from those of similar studies on a-Fe p a r t i ~ l e d ~whose
larger diameters necessitated higher formation temperatures,
at which the temperature-dependent sequential formation of
oxide and carbide phases and their varying catalytic activities are unobservable.
The high proportion of surface atoms in the highly dispersed particles described above also has the effect that the
periphery of the particles makes a significant contribution to
the Mossbauer spectra relative to the bulk. Since none other
than carbide phases, and especially no a-Fe phasel3,'1, can be
observed at maximum activity, it may be assumed that X-iron
carbide is also present in the periphery of the reactive particles. It remains to be established how the carbide centers
activate the CO molecule for reduction and chain propagation reactions and whether analogies exist with recently described reactions of CO at iron carbide clusters in homogeneous sol~tion[~l.
Procedure
-
-
,
- 7.60
- 3.80
0.00
Y
[mm/r]
-
3.80
7.60
Fig. 1. Mossbauer spectrum of the matrix catalyst after 600 h operation at 140 "C
in its most active form. Almost the entire iron content is present in the form of
ferromagnetic x-carbide. (Recorded under protective gas with an ELSCINT
AMEN instrument, calibration with Ne-He laser interferometer and a-Fe foil.
Chemical shift relative to center of gravity of the a-Fe spectrum.)
However, if the catalyst is heated to 320°C in a gas mixture having a low H2 content then the X-iron carbide phase is
partly degraded to ferromagnetic Fe304;it no longer exhibits
Fischer-Tropsch activity at 140 "C. A residual catalytic activity can be detected at 185 "C; in the course of several days
the X-iron carbide phase is regenerated with a concomitant
increase in catalytic activity. A similar increase in activity is
observed when the partially oxidized catalyst is reduced with
hydrogen before it is re-used. After such regeneration small
amounts of ferromagnetic Fe304and of a-Fe are recognizable in the Mossbauer spectrum. Accordingly, the original activity of the pure X-iron carbide Phase is not quite reached.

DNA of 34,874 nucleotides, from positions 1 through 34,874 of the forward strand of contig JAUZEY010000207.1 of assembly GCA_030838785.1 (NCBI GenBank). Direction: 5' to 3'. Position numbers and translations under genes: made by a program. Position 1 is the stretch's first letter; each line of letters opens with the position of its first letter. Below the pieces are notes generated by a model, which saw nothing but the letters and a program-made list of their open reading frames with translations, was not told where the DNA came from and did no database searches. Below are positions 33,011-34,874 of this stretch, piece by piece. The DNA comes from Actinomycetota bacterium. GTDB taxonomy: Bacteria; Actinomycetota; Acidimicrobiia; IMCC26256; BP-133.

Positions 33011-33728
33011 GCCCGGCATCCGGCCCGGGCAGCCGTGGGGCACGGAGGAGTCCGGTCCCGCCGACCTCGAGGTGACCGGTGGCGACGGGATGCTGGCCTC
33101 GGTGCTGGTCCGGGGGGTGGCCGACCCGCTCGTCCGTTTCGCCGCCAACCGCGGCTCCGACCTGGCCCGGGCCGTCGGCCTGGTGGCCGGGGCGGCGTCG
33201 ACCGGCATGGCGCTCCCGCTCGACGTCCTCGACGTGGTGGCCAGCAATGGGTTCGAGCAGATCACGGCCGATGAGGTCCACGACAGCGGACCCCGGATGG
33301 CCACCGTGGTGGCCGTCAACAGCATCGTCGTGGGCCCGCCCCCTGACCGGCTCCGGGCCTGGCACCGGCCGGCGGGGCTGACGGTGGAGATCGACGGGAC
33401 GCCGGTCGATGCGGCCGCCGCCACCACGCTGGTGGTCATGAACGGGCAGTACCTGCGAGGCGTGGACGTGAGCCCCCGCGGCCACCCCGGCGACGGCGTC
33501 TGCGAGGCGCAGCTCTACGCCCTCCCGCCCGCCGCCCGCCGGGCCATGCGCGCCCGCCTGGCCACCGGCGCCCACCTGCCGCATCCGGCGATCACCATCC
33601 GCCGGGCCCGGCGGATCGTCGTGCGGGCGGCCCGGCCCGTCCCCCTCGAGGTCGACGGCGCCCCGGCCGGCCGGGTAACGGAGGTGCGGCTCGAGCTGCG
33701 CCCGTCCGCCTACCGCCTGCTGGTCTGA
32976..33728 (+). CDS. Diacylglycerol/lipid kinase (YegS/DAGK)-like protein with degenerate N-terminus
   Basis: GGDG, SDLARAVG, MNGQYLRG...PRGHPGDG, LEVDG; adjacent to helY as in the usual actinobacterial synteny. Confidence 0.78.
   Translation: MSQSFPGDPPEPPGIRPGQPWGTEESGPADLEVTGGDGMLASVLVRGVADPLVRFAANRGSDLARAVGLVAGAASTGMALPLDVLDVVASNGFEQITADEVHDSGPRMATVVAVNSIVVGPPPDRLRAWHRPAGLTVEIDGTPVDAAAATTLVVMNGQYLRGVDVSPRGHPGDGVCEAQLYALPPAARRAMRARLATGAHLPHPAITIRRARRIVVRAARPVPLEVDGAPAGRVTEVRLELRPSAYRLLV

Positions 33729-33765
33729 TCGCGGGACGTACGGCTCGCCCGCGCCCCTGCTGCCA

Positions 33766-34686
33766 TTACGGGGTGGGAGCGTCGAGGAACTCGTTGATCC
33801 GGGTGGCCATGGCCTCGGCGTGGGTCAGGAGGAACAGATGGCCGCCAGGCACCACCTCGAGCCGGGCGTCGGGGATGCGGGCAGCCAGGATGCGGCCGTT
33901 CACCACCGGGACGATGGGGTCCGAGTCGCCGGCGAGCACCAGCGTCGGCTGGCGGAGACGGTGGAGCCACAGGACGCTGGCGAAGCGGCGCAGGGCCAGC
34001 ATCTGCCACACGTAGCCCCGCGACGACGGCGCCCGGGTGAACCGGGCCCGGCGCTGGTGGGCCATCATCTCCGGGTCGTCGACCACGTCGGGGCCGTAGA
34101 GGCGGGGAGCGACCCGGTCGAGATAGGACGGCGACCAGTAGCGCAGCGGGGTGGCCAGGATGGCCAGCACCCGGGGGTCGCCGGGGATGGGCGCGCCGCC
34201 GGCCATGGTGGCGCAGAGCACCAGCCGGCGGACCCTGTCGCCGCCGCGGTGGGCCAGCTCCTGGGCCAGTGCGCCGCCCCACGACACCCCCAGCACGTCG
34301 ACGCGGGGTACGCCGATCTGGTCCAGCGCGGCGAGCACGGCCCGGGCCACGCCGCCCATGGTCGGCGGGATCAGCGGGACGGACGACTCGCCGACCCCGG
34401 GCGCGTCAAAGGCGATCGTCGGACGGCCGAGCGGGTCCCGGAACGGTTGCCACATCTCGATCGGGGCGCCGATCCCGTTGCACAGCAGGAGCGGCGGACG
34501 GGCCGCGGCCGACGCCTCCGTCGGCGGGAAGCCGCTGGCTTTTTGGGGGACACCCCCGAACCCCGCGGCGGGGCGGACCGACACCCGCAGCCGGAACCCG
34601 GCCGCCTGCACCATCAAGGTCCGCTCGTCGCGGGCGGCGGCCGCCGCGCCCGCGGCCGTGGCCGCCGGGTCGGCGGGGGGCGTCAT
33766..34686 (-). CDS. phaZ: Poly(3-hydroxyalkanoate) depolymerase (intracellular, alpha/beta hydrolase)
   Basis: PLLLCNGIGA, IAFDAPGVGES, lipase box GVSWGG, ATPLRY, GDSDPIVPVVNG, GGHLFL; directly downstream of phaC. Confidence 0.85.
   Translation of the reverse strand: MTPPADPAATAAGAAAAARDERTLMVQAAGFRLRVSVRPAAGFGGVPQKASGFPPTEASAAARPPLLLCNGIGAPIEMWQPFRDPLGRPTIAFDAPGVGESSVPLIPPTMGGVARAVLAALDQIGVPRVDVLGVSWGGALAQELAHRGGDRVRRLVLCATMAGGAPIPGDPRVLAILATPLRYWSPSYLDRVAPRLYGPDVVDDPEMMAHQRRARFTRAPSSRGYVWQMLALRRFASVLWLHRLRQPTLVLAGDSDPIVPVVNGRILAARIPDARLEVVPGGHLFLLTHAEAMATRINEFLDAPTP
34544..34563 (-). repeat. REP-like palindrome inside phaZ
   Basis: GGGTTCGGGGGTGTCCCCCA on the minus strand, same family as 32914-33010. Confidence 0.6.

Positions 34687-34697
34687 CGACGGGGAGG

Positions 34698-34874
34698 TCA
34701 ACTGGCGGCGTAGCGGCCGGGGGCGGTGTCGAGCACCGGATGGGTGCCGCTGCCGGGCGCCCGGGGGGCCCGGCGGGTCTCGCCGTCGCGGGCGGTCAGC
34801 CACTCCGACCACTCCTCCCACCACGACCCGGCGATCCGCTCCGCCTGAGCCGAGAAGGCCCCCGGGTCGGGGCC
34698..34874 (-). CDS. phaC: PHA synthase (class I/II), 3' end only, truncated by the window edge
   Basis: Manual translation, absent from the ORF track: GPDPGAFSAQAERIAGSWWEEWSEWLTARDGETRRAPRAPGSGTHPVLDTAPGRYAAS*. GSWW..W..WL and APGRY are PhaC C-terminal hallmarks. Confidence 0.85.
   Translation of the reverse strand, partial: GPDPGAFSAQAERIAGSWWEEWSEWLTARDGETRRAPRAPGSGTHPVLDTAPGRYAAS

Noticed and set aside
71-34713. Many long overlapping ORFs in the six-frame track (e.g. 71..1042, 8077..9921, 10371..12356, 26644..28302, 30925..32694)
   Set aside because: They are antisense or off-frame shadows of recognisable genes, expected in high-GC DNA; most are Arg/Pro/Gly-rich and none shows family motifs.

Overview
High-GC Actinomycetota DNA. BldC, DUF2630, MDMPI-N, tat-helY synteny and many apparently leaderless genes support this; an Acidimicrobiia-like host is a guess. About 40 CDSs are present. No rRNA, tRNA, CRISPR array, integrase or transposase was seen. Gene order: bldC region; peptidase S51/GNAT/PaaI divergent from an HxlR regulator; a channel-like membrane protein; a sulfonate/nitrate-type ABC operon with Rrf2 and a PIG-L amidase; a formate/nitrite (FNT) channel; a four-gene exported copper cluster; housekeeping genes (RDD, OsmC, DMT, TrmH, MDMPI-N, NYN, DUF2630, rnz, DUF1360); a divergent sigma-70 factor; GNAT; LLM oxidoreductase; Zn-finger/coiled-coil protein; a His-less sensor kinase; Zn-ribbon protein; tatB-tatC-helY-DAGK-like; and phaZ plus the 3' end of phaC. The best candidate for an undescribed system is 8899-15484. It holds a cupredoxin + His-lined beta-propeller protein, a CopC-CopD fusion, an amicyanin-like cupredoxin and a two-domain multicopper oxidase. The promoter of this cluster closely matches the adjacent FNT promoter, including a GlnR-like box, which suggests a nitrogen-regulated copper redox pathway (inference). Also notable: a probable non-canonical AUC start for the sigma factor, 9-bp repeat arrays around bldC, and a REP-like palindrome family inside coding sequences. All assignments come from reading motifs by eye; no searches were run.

This oxidation-reduction cycle is reproducible.
730
@ Verlag Chemie, GmbH, 6940 Weinheim, 1980
All operations were performed in an argon atmosphere
with exclusion of air and moisture. Flattened and comminuted lithium wire (11 g) and biphenyl (65 g ) are stirred in tetrahydrofuran (THF) (500 ml) at - 80 "C until dissolution is
complete. FeC13.C6., (50 g) is cautiously added with further
cooling. If the green color of the solution disappears further
lithium wire is added until the green color is retained. After
10 minutes' stirring at room temperature the solvent and volatile components are stripped off in uacuo and sublimed off
up to 100 "C, respectively.-Some 20 cm3= 10 g of the matrix catalyst prepared with biphenyllithium and having an
iron content of 0.98 g ( e0.0175 mol Fe) is examined with regard to its catalytic activity.
The Fischer-Tropsch reaction was carried out in a differential reactor with a membrane pump in the external synthesis gas cycle at pressures between 10 and 32 bar and a flow
rate of 18 I/h. The reactivity of the matrix catalyst follows
from the decrease in pressure of the synthesis gas with time.
The product spectrum (GC-MS) was similar to that obtained
on use of standard precipitation catalysts; it did not alter significantly during the catalyst transformations described
above.
Received February 13, 1980;
supplemented. June 18, 1980 [Z 560 IE]
German version: Angew. Chem. 92, 761 (1980)
CAS Registry numbers:
No compounds indexed
[I]F. Fischer, H . Tropsch, Ber. Dtsch. Chem. Ges. 59, 830 (1926); F. Fischer,
Bnhr, Gesammelte Abh. Kennt. Kohle 8, 255, 269 (1924-27).
Vielstich, Chem;Ing.-Tech. 52, 327 (1980).
121 M . Rizschel,
[3) D. J. Dwyer, G. A. Somorla;, J. Catal. 52, 291 (1978).
0570-0833/80/0909-0730
H.
w
$ 02.50/0
Angew. Chem. Int. Ed. Engl. I 9 (1980) No. 9
141 G. Henrici-Olive, S. Olive, J. Catal. 60, 481 (1979); R. J. Madon, ibid. 60, 485
(1979): P. A . Jacobs, H. H. Nijs, J. J. Verdonck, J. B. Uylterhoeven, Preprints,
Symposia Anaheim, CA 23, 469, ACS Div. Petrol. Chem.; H. Kolbel, D.
Schneidt, Erdol, Kohle, Erdgas, Petrochem. 30, 139 (1977).
[Sl B. Cleveland. C. R. Guamieri, J. C. Walker, Bull. Am. Phys. SOC. 15, 108
(1970).
(61 H. Schafer-Stahl, Chem.-Ing-Tech., in press.